View Full Version : Charlemagne and the Saxons

Monday, January 9th, 2006, 01:25 PM
Since early Merovingian times the Saxons had raided Frankish territory and the Franks had raided the Saxons in reprisal. But the Carolingians had special interests to protect. Their homeland was Austrasia, in the Ardennes, and in the country between the Meuse and the Rhine, rivers that were not barriers but rich trade-routes.

Further, the Carolingians had staked their reputation on building up the missionary churches of central Germany, in Hesse and Thuringia. The whole weight of royal interest had shifted towards the Rhine. The richer the Rhineland became the greater became the need to protect its approaches from Saxon raids - and the greater became the difficulty, since beyond the Rhine there was no natural frontier.

Frankish writers like Einhard and the annalists were more interested in Charlemagne's Saxon wars than in anything else that he did, for they rightly divined that the fortune of his house was bound up in the protection of the Rhineland.

The central Saxons or Angarians lived along the course of the Weser, with the Eastphalians on one side of them, along the Elbe, and the Westphalians on the other, east of the Rhine. These were the three main divisions of the Saxon people. They had no political cohesion and no need for it, except when threatened as a people. But they did have religious cohesion. They fought to preserve their paganism and its bloodthirsty rites with a tenacity the Franks called obduracy.

Their culture and way of life depended on the outcome. In 772 Charlemagne set out on his first Saxon campaign. It was little more than a reprisal raid of the familiar kind. However, he penetrated deep and garrisoned defence-points beyond and not in the lands he wished to protect. These defence-points were often Saxon fortresses cleverly sited on high ground or at strategic points on the banks of rivers. They must have been centres for trade as well as for resistance to the Franks since Saxon coinhoards have been found in their vicinity.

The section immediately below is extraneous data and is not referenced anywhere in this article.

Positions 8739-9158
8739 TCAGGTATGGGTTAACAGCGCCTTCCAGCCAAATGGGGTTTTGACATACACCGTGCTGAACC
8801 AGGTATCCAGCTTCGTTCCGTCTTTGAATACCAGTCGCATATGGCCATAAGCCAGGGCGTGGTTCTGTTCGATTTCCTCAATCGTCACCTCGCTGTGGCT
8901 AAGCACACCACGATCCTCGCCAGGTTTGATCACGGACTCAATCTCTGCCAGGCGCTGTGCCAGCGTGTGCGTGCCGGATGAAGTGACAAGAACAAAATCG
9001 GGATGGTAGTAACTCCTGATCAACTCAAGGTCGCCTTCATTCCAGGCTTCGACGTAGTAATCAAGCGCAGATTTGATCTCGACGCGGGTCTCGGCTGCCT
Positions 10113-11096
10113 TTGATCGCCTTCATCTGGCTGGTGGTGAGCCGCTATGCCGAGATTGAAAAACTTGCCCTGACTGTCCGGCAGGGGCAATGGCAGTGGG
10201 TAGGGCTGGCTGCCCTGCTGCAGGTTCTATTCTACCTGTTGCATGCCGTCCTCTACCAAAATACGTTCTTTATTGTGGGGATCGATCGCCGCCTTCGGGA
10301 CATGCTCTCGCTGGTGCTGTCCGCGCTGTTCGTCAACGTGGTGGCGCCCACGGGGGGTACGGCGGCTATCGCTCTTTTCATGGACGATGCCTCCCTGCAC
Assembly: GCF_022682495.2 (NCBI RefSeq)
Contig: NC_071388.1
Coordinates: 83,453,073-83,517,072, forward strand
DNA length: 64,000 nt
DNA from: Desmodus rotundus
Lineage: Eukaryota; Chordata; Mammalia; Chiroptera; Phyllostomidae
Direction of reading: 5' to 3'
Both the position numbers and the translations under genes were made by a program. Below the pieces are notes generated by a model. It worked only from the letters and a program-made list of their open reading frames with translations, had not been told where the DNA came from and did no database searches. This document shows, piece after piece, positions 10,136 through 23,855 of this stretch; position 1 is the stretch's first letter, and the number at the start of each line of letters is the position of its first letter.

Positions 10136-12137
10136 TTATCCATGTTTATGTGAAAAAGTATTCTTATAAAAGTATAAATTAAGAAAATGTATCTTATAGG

Not content with this, and with the taking of hostages, Charlemagne also destroyed the Irminsul, the great tree-trunk that supported the heavenly vault for the Saxons. Perhaps he had in mind the precedent of St Boniface, who had destroyed the Donar Oak at Geismar. Certainly he knew that the subjugation of the Saxons would mean first the suppression of paganism. The destruction of the Irminsul and the subsequent forced mass-baptisms were never forgiven: whenever Charlemagne was far away the Saxons would revolt, destroy the Frankish mission-centres and raid as far as possible into Frankish territory.

They found a natural leader in a certain Widukind. He was remembered for centuries in Saxon legend, and even made a new appearance as a Germanic hero under the Nazis. The Franks, too, were much impressed by him. In 782 Charlemagne held his court in Germany, near the source of the Lippe. All the Saxon chieftains except those following Widukind came and did homage to him. Probably they were also baptised, for Charlemagne was in deadly earnest about the extirpation of paganism. The Church had filled his mind with the missionary fervour of St Augustine's De Civitate Dei and had placed
in his hands a copy of Pope Gregory's letter to Aethelberht of Kent on the subject of racial conversion. His kingly task, and that of his Franks, was to convert the heathen, by fire and sword if necessary.

Later in the year 782, a Frankish army making its way southeast through Saxony was set upon and wiped out by the Saxons. Some important officers were among the killed, including two of Charlemagne's close friends. This was the last straw. The Franks entered Saxony in force. Charlemagne won a victory near Verden and massacred 4500 prisoners, quite possibly as an act of private vengeance. One scholar argues that what took place was not execution but deportation, and that scribes later confused the verbs delocare (to deport) and decolwe (to execute). The result, of course, was even more widespread rebellion, which it took three years to suppress.

Finally, Widukind surrendered and was baptised, his conqueror standing godfather. Some idea of the relief felt may be had from the Pope's letter of congratulation, in which he says that he has ordered three days of thanksgiving for this great Christian victory. The Rhineland and the East Frankish church were saved. For the Saxons, however, the victory meant still fiercer repression, and the imposition upon them of a church organisation that they did their best to negative. Frankish anti-pagan measures recorded for these years give a vivid picture of the power and resilience of ancient Germanic heathenism.

From: The Barbarian West 400-1000 by J.M. Wallace-Hadrill, revised 1967; ISBN 0631140832

Monday, January 16th, 2006, 01:02 PM
Letters of Alcuin: Advice to the King on Converting the Saxons